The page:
The World Council of Credit Unions made oral comments on how updated guidance from the Financial Action Task Force can help credit unions preserve access to correspondent banking services.
The comments were made as part of a consultative meeting held April 18-20 at the United Nations Office on Drugs and Crime in Vienna, Austria.
The task force, an inter-governmental body that sets anti-money laundering/countering the financing of terrorism (AML/CFT) rules at the global level, is considering issuing new guidance to clarify banks' AML/CFT responsibilities when they act as a correspondent for credit unions and other financial institutions.
"Over the past few years, it has become more difficult for credit unions to establish and maintain correspondent banking accounts because there was relatively little guidance on the degree correspondent banks could rely on originating credit unions' AML/CFT compliance programs," said Michael Edwards, World Council vice president and general counsel. "We are deeply appreciative of the Financial Action Task Force's efforts to issue clearer guidance in this area, which we have urged since this problem first became apparent to our members roughly three years ago."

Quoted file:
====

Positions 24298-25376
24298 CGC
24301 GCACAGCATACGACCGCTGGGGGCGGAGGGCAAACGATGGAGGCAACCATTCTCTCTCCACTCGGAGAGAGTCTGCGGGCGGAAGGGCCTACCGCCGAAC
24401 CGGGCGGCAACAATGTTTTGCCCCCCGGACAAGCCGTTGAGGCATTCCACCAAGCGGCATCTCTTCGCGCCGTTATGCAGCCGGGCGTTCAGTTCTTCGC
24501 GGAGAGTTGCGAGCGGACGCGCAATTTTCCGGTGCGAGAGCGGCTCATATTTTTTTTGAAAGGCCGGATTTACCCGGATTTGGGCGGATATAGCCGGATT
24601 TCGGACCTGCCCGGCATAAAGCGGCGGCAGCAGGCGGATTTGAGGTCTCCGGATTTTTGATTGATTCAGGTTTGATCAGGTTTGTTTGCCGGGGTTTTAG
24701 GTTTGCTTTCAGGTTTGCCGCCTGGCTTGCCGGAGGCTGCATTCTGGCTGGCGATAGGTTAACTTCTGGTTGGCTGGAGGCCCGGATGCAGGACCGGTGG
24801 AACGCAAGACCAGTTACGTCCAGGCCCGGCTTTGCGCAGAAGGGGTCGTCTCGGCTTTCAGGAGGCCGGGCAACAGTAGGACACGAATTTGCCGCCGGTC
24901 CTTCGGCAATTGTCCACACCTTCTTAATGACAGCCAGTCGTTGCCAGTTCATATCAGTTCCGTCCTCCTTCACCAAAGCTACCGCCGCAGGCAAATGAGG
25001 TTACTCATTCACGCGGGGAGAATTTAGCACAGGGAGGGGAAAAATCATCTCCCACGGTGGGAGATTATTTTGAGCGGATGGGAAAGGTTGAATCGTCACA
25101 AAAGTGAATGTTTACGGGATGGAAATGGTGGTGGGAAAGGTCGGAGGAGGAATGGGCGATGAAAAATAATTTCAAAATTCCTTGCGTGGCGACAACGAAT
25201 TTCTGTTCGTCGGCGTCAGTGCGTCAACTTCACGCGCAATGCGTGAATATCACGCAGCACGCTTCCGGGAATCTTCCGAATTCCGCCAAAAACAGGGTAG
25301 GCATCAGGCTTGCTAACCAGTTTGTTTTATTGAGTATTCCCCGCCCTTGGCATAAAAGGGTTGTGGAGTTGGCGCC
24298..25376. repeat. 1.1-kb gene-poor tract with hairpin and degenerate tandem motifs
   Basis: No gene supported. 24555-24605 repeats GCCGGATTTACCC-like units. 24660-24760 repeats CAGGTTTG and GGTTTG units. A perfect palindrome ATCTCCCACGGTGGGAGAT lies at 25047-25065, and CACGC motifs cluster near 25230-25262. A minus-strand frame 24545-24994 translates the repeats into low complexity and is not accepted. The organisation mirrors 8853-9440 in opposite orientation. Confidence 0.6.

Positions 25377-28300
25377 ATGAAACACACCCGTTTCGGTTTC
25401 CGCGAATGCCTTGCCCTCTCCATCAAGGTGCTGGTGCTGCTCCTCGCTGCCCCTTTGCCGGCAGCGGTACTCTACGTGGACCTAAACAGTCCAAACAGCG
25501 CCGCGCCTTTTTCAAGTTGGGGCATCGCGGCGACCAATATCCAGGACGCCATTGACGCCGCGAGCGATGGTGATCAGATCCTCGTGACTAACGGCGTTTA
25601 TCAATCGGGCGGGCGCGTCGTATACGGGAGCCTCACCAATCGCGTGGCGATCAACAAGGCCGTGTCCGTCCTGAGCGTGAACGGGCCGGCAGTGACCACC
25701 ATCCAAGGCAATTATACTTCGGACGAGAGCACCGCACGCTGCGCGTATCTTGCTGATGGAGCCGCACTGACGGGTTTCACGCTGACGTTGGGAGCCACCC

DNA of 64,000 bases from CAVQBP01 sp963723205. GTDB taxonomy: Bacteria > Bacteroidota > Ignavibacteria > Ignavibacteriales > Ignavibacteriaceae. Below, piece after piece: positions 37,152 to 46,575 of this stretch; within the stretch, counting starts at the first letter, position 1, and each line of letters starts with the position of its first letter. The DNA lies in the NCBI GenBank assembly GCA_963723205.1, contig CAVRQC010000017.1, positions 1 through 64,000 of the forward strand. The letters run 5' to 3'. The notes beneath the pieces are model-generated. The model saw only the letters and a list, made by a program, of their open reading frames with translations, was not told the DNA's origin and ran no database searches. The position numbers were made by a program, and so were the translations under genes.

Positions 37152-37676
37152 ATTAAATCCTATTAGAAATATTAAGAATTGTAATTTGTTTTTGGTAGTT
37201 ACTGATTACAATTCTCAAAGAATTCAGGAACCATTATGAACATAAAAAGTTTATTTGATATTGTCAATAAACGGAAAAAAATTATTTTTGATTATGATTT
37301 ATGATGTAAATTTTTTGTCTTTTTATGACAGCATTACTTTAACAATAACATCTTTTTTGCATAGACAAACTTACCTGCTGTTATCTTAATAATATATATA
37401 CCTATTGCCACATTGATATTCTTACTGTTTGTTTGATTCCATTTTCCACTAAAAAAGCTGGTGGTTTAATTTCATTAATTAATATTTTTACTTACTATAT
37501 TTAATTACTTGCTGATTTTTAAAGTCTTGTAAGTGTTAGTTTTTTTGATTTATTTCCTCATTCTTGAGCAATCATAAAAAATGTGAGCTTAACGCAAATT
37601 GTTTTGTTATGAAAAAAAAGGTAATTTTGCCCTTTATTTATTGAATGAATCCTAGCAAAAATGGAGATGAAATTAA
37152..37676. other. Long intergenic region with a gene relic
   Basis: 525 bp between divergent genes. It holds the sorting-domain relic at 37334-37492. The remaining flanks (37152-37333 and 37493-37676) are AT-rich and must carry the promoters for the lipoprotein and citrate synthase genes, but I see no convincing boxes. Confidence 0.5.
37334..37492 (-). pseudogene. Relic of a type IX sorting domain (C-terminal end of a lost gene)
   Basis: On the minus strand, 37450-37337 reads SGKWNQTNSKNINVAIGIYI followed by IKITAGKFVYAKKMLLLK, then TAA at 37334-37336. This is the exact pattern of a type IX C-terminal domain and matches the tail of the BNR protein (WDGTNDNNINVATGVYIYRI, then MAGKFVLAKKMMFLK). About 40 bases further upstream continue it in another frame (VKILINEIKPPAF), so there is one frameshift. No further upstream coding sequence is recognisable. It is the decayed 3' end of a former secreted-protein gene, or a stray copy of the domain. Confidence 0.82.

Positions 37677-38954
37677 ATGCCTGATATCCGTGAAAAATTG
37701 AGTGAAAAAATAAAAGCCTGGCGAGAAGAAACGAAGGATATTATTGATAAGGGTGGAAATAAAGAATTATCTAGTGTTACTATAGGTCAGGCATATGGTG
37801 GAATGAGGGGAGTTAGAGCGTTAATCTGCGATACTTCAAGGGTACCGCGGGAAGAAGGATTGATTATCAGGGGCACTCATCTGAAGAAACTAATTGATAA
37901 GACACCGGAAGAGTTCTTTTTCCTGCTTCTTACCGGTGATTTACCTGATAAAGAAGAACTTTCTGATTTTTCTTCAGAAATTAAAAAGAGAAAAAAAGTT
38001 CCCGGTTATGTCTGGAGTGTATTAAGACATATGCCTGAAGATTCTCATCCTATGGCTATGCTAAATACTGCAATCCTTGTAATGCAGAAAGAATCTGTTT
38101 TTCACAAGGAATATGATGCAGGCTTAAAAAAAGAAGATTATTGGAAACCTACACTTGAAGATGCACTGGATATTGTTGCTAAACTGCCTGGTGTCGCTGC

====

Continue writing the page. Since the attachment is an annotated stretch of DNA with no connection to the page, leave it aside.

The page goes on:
The task force's expected guidance on correspondent banking is part of its broader effort to combat banks "de-risking" their customer bases because of concerns about enforcement and reputational risks associated with AML/CFT compliance. Examples of bank "de-risking" their customer bases include banks closing up to 30 credit union correspondent accounts in Ohio and West Virginia, and frequently refusing to open correspondent accounts for credit unions in jurisdictions such as Great Britain, where a small number of major banks control the payments infrastructure.
Other issues discussed at the meeting included potential new guidance on the provision of banking services to nonprofit organizations and on cross-border information sharing about suspicious activities. If finalized, the task force's updated guidance on correspondent banking, nonprofits and information sharing would likely be released later this year, after which regulators would be expected to incorporate the new standards into their national-level AML/CFT rulebooks.